Medical Research in the U.K. is Being Suffocated by Excessive Governance and Ethical Review

Medical Research in the U.K. is Being Suffocated by Excessive Governance and Ethical Review

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Medical Research in the U.K. is Being Suffocated by Excessive Governance and Ethical Review



This report will explore and focus on the recent overhaul and complete
reform of the face of research ethics in the UK (United Kingdom).[1]
Researchers and research ethic committees have been waiting for these
changes for a considerable amount of time but will they increase
quality of research or the quantity of it. This report also will try
to examine whether the new changed aid in the safety and dignity of
participants or hinder these in favour of interesting research
protocols.

History of UK’s Research Ethics

The first signs of a “centralised” research governance system of
ethics occurred in 1991. These were however set up as local branches
known as LREC (Local Research Ethics Committees) and were involved in
the regulation of research in their respective local NHS
establishments.1,[2] They are funded by local health authorities and
made up by twelve members consisting of medical professionals to lay
persons.[3] There seemed to be no standardising of directives between
each LREC and hence led to inconsistencies in approving research
proposals, especially multicentre trials.[4]

This led to an uprising in researches complaining about the procedures
in place which inevitably led to calls for a reform. The main concern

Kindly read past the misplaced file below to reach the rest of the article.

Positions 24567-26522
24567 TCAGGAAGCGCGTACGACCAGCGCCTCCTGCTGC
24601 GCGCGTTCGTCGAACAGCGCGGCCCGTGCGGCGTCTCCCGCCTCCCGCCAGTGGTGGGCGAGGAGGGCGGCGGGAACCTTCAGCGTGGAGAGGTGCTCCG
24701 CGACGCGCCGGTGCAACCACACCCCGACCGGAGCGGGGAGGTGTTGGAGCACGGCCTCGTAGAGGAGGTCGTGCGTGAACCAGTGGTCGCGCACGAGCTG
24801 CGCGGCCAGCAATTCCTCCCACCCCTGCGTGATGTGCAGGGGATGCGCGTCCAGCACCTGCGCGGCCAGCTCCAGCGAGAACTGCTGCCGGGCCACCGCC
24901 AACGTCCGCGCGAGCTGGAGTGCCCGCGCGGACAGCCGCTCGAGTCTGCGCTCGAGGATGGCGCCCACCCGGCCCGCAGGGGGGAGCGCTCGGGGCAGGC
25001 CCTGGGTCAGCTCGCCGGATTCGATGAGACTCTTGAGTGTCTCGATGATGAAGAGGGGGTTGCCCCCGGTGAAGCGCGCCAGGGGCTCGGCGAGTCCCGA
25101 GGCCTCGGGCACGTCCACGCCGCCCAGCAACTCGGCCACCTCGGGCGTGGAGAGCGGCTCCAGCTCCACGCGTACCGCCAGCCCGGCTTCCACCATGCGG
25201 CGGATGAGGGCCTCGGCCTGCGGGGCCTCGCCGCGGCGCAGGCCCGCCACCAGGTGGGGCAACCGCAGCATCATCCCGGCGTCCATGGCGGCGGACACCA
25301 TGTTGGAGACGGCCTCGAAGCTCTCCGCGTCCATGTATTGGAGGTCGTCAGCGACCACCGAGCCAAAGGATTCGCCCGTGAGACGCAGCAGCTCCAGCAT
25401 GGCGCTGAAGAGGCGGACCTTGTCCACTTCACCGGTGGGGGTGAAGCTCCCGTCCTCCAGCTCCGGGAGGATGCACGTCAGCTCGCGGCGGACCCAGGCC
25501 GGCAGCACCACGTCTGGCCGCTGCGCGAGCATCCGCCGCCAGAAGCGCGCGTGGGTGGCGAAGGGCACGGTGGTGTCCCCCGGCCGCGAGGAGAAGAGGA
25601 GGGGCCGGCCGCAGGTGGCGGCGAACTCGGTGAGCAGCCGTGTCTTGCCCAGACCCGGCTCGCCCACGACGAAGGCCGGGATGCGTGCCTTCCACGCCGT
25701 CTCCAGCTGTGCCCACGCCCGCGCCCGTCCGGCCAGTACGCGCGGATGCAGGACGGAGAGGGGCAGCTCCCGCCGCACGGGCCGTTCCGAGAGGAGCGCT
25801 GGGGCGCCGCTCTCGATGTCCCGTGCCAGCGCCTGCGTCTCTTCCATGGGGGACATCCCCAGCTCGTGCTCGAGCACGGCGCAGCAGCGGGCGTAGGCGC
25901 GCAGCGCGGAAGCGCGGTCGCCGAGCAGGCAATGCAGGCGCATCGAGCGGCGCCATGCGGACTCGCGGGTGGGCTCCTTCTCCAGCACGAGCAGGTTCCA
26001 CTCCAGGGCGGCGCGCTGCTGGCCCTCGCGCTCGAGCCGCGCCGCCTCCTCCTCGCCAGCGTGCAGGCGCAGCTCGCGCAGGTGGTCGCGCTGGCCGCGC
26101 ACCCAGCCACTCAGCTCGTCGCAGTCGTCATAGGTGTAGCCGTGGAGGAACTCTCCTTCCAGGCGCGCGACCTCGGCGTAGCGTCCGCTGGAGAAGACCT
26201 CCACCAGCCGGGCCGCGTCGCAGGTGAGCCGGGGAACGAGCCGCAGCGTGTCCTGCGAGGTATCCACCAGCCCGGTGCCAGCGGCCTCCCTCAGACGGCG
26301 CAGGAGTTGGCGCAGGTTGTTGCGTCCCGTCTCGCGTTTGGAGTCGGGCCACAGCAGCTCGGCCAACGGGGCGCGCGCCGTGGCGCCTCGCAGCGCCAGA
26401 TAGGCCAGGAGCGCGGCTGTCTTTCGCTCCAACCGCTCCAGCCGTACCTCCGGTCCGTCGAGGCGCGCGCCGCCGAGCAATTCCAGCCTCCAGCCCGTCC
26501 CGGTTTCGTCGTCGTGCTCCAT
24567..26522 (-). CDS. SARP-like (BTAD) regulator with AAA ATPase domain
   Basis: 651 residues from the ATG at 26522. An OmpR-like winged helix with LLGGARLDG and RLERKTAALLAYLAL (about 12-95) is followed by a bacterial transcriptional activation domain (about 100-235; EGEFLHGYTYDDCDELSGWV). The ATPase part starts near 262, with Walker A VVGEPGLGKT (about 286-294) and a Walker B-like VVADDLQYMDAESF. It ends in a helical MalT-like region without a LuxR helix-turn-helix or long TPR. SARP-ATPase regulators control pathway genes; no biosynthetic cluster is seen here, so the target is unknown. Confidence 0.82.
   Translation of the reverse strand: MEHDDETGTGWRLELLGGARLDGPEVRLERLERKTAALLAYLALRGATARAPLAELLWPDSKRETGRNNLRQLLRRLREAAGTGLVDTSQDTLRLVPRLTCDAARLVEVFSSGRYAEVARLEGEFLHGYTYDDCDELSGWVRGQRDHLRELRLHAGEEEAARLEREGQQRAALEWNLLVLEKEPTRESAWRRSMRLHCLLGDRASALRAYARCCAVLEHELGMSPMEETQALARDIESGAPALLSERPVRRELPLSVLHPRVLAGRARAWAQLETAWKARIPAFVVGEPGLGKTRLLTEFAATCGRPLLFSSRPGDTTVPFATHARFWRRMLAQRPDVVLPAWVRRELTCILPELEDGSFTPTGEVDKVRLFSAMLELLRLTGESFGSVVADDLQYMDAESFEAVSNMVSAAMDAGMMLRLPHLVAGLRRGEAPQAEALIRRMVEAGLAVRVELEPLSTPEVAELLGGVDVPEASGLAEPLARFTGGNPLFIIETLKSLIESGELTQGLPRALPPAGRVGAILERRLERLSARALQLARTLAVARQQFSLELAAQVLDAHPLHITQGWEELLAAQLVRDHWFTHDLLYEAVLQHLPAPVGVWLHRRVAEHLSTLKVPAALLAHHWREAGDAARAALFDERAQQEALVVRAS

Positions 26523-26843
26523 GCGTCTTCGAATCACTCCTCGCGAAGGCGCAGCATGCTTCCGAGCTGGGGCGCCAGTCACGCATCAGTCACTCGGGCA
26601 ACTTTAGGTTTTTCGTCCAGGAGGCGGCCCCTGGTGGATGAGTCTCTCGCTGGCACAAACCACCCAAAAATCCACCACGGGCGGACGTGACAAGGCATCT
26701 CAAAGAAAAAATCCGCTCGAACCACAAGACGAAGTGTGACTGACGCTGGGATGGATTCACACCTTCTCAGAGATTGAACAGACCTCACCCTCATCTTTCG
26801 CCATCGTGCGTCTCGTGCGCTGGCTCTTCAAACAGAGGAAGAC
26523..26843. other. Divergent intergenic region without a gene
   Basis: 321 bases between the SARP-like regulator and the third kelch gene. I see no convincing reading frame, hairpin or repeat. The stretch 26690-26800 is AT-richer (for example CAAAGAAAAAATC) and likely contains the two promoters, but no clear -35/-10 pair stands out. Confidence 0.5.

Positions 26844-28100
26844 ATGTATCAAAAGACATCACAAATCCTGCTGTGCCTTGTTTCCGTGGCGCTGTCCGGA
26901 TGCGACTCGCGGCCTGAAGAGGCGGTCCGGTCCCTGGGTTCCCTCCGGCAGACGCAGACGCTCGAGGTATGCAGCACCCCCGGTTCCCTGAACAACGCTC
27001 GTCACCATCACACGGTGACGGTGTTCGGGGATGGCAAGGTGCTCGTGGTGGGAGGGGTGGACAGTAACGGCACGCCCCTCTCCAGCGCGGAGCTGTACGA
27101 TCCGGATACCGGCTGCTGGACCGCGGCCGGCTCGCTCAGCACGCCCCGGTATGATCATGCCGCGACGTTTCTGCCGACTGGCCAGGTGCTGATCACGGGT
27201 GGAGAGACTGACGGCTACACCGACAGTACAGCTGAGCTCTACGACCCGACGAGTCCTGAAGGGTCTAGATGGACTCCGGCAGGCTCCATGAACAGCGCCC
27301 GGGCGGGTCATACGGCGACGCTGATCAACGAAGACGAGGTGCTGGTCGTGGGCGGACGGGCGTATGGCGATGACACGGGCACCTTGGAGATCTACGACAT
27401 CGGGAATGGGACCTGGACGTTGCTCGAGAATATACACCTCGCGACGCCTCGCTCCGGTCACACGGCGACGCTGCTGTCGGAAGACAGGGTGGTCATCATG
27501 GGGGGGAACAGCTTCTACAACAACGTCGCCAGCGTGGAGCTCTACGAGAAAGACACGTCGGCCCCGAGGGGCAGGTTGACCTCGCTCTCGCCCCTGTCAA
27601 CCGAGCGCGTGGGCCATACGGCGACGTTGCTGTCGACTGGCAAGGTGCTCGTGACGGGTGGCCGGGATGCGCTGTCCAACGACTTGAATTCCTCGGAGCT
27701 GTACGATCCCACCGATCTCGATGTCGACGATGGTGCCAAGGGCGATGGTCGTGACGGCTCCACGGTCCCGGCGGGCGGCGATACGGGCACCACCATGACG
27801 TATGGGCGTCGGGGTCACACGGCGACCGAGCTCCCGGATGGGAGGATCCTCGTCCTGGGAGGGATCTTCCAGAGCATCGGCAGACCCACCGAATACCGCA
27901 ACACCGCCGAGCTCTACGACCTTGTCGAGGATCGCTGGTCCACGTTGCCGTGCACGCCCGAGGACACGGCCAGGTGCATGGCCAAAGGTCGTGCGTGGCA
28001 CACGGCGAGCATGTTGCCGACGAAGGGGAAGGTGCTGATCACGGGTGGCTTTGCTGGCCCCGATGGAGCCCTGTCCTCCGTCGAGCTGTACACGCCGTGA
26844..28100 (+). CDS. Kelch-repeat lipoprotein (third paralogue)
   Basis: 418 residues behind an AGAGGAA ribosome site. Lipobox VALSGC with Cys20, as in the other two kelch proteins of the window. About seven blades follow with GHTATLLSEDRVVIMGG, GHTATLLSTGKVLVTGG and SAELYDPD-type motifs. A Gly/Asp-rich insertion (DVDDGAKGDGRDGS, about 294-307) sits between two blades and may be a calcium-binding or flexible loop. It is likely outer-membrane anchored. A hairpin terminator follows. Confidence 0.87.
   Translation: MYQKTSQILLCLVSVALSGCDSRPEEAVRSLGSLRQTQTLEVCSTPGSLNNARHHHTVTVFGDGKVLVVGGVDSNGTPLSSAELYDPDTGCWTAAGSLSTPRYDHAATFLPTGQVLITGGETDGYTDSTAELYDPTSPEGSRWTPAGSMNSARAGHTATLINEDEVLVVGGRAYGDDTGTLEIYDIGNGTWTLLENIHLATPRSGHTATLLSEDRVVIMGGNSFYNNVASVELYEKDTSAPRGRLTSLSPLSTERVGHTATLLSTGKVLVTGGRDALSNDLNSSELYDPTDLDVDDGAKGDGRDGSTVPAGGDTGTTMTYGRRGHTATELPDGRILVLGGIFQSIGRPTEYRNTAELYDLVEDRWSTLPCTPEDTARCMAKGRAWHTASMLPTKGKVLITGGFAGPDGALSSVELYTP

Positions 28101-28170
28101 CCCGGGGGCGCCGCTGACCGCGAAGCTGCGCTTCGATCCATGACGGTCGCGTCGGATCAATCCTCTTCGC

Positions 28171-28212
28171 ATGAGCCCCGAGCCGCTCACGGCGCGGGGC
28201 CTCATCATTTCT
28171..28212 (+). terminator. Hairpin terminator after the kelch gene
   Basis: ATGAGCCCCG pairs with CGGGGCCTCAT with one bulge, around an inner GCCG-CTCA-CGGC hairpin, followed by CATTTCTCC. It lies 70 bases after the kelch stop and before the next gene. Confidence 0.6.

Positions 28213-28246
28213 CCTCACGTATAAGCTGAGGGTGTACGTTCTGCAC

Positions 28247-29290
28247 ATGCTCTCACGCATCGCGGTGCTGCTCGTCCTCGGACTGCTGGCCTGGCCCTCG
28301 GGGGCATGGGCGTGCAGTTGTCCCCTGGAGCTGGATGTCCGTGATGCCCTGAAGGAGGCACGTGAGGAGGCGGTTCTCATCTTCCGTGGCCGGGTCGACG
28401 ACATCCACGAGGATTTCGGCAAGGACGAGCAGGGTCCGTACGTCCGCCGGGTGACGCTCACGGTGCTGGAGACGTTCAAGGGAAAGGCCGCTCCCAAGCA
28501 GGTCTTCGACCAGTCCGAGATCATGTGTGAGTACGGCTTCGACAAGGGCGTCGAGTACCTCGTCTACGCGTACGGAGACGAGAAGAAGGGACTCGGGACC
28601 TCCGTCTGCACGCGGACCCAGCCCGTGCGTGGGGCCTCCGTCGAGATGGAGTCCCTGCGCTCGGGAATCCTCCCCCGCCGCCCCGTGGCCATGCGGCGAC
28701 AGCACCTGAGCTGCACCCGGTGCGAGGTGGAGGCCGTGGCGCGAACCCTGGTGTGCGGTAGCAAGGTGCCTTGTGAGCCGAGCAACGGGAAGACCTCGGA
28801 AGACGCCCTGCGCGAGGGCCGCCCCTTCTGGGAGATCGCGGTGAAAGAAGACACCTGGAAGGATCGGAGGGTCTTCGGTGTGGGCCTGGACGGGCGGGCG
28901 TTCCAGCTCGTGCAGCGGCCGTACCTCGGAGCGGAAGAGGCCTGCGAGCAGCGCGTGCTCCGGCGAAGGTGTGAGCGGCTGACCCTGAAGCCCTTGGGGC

was that for a multicentre approval the application was time consuming
and was surrounding with “red tape” and bureaucracy which hindered the
advance of research itself.[5],[6],[7] This called for one regulatory
body in the UK to have the final approval, if granted this meant that
the approved research protocol could...


... middle of paper ...


...rers Association, 1996.

[34] Directive 2001/20/EC of the European Parliament and of the
Council of 2001 April 4. Article 7. On the approximation of the laws,
regulations and administrative provisions of the Member States
relating to the implementation of good clinical practice in the
conduct of clinical trials on medicinal products for human use.
Official Journal of the European Communities 2001; L121:34–41.

[35] Ayres I, Braithwaite J. Responsive regulation: transcending the
deregulation debate. Oxford: OUP, 1992.

[36] Ashcroft R, Pfeffer N. Ethics behind closed doors: do research
ethics committees need secrecy? British Medical Journal 2001; 322:
1294-6.

[37] Barber SG. Ethical ethics committees? Journal of Medical Ethics
2000; 26:142.
(Guidance for BMedSci Students, Tutors and Examiners Booklet 2005; 5)

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